How to deal with plot holes


Plot holes are especially hard to deal with when you are getting near the end, because they require a functioning brain to make sure the fix works, and I am even less likely than usual to have such an unfogged brain simply because of the pressure involved in making sure everything is taken care of, preferably BEFORE publication.

So it’s a bit of a catch 22 situation, and a place where the indie freedom to put off the launch another week or so is a Godsend.

I can’t imagine what it would be like with a deadline.

And someone like me should probably eschew using the pre-order feature on Amazon due to the likelihood of ‘something came up.’

I would imagine we first-timers should ALSO not push our luck.

Plot holes have a lot in common with potholes:

Somebody has to notice them, either by reading (driving) that scene, chapter, or set of chapters (street) that contains it – or by having someone else do it – and reporting back to the person in charge.

A systematic sweep of the work in question – this is known as beta reading or editing, depending on who does it – is preferable to having someone discover the hole by getting caught by it AFTER purchase, something which results in either broken axles or suspension of disbelief if they get big enough.

And, from what I’ve read, that leads to annoyed reviews. Not a good start.

Plot holes basically come in three sizes:

  • Small – affects a scene or chapter only, and is easily fixed within that scene or chapter without upsetting the external timeline between scenes (much). (Fill: asphalt)
  • Medium – big enough to require checking a series of scenes and chapters, so as to make sure the connections between the pieces have all been checked in the final product. (Roughly equivalent to paving the streets in my development.)
  • Really big – otherwise known as sinkholes, a big plot hole ruins the story in such a way that the whole thing is toast, and, depending on when you find it, will require a major rewrite, or the abandoning of the whole project. I hope not to create that kind.

Finding the holes:

I have enough distance from the writing as it has taken me forever to do some of the auxiliary tasks such as learning enough graphics to do a cover. Principal writing was completed on Palm Sunday, back in March.

So it is possible to read like a reader – constructing the story world out of the words as I go along, and listening carefully to when the mind says ‘Huh?’

Fixing carefully

The small ones get fixed easily as you notice them, because their spatial extent is usually obvious. Oops – this should be Saturday, not Sunday – is easy enough to change.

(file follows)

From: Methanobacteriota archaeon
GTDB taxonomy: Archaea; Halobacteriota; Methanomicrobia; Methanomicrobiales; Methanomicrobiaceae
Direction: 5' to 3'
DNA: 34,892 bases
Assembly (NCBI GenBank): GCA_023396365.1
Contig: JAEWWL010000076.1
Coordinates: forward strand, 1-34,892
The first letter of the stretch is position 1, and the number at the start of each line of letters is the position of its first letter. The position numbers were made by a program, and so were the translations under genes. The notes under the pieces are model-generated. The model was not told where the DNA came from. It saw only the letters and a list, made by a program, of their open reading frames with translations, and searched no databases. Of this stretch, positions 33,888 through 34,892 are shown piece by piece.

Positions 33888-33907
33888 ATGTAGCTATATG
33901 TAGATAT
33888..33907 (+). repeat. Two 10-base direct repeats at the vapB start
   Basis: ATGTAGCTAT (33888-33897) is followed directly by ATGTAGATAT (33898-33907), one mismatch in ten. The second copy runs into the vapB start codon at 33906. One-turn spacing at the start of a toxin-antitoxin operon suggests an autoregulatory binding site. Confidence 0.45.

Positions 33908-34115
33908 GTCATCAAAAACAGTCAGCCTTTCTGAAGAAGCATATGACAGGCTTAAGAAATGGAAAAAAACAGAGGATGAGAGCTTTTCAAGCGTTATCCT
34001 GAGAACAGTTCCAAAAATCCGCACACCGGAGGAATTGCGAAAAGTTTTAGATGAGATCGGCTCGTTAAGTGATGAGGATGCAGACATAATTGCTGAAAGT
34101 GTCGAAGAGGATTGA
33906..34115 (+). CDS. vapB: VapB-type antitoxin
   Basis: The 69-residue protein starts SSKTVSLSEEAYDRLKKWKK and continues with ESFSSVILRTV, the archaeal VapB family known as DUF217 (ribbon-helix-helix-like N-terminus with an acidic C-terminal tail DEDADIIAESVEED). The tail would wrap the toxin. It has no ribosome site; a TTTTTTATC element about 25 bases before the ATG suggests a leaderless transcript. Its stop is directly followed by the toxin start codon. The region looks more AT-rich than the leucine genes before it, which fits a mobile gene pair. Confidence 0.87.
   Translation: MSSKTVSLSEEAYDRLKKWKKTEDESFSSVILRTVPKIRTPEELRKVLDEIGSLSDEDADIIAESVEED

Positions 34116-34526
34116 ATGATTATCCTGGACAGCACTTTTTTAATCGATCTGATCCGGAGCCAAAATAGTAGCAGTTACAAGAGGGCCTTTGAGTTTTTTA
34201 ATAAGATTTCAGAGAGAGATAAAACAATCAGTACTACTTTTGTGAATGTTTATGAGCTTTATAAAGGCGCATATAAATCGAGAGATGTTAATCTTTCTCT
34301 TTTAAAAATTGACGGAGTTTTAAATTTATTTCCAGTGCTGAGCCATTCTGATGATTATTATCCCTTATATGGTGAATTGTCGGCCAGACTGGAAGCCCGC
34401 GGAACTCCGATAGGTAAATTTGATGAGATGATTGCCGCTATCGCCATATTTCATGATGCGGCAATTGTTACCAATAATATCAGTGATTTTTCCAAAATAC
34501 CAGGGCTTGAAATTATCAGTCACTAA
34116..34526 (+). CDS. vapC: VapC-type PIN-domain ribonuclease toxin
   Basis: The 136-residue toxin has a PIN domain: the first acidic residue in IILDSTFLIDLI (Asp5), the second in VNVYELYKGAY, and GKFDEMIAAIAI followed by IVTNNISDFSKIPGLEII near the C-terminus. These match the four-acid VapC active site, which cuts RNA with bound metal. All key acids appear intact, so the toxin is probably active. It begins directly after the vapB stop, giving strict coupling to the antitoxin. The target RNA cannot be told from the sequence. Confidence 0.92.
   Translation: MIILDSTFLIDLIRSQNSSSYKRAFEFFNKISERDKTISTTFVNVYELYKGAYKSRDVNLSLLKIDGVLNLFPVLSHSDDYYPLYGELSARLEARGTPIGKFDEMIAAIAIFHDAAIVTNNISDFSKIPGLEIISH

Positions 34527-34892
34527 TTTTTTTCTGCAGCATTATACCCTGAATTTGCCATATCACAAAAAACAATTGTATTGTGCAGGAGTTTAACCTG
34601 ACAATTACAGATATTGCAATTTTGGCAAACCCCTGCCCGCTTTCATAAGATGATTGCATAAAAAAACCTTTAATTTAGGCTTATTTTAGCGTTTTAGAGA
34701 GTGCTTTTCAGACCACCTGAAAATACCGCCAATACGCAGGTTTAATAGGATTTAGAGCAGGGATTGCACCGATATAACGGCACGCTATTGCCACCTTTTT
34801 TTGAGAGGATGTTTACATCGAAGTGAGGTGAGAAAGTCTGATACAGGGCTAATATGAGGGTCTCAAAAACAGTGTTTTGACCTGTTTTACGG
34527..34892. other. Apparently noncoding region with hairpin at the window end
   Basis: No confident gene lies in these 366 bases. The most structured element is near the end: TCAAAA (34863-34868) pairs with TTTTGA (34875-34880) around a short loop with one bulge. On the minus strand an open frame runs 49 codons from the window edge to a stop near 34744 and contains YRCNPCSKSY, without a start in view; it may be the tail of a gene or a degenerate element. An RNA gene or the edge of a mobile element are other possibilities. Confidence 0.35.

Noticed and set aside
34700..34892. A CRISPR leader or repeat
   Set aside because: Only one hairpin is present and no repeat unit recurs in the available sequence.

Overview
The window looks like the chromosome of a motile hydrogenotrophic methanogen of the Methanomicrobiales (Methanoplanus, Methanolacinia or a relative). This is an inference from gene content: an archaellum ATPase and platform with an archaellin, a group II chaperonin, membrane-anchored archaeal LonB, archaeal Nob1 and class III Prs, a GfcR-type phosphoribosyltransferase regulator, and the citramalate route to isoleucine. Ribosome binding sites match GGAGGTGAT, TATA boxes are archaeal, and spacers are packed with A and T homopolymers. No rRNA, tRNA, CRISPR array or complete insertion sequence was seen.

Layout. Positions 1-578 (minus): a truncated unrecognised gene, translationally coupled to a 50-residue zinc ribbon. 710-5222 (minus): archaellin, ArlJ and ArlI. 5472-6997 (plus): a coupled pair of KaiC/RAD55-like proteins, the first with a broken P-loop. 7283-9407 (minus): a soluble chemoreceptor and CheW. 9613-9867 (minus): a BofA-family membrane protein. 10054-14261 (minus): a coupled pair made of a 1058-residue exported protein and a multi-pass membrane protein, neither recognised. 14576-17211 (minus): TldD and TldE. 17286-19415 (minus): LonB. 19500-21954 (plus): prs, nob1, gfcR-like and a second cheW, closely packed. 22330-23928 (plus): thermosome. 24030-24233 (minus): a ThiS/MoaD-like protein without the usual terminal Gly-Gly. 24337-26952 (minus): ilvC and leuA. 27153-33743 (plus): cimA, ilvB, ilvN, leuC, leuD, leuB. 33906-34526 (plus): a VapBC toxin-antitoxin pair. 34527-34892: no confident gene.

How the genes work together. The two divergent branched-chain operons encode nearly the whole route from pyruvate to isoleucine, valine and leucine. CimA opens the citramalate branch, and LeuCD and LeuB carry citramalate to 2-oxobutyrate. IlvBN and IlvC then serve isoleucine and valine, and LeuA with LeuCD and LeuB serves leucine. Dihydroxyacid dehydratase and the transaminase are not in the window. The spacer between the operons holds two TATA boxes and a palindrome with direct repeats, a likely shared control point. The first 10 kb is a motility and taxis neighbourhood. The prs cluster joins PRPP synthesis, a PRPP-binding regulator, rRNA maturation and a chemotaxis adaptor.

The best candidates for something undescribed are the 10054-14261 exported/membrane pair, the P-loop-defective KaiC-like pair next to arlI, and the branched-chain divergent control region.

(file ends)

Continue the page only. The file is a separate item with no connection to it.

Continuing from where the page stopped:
If you think about it, the medium-size ones are both the hardest to find, and the hardest to fix, because little pieces of old text have a tendency to hide in non-obvious places, such as internal monologue or someone’s reply to a piece of dialogue. So a great deal of care is going to be necessary in the finding and planning, but the implementation should be straightforward.

If you have Really Big Plot Holes, you may need professional help. Good luck!

The process of fixing the darn things needs to proceed in an orderly manner. Quick fixes, such as when my township fills the hole with some asphalt and a prayer, usually results in a repair which doesn’t last long.

I did a few quick fixes as I was writing Pride’s Children and posting them online every week, and only one or two people noticed: the fix was good enough to move on, or didn’t affect the story when the reader had to remember details from week to week. To be fair, I thought I had stopped, fixed the timeline completely, and tapered the edges of the fix into the ends and beginnings for a smooth continuum, and I had updated the calendar so I could proceed from there without worrying

I pride myself on my potholes: they are in the timeline, but are minor glitches, and they don’t make you question the story, just whether you remember correctly having heard a date before.

Where do plot holes like this originate?

I thought about that one for a while, and realized that, for the medium-size plot holes I’m dealing with, the hole came into existence because a particular piece of dramatic story worked so well in several different places that I had not done the hard work of deciding in advance where it would be BEST, and thought it would be obvious where the best location was – as I went along in the writing.

Example (but not in this book):

The easiest one I can think of is the typical timeline for when a woman tells the world she is expecting a baby. There is an obvious limited timeline between conception and delivery, and, for some women, the later dates make it fairly obvious that something is going to happen, but people are surprisingly bad at telling exactly how far along a pregnant woman is. And we hear stories on a regular basis of girl who delivered a baby at the prom – and claim that neither she nor anyone in the family had any idea she was in the family way.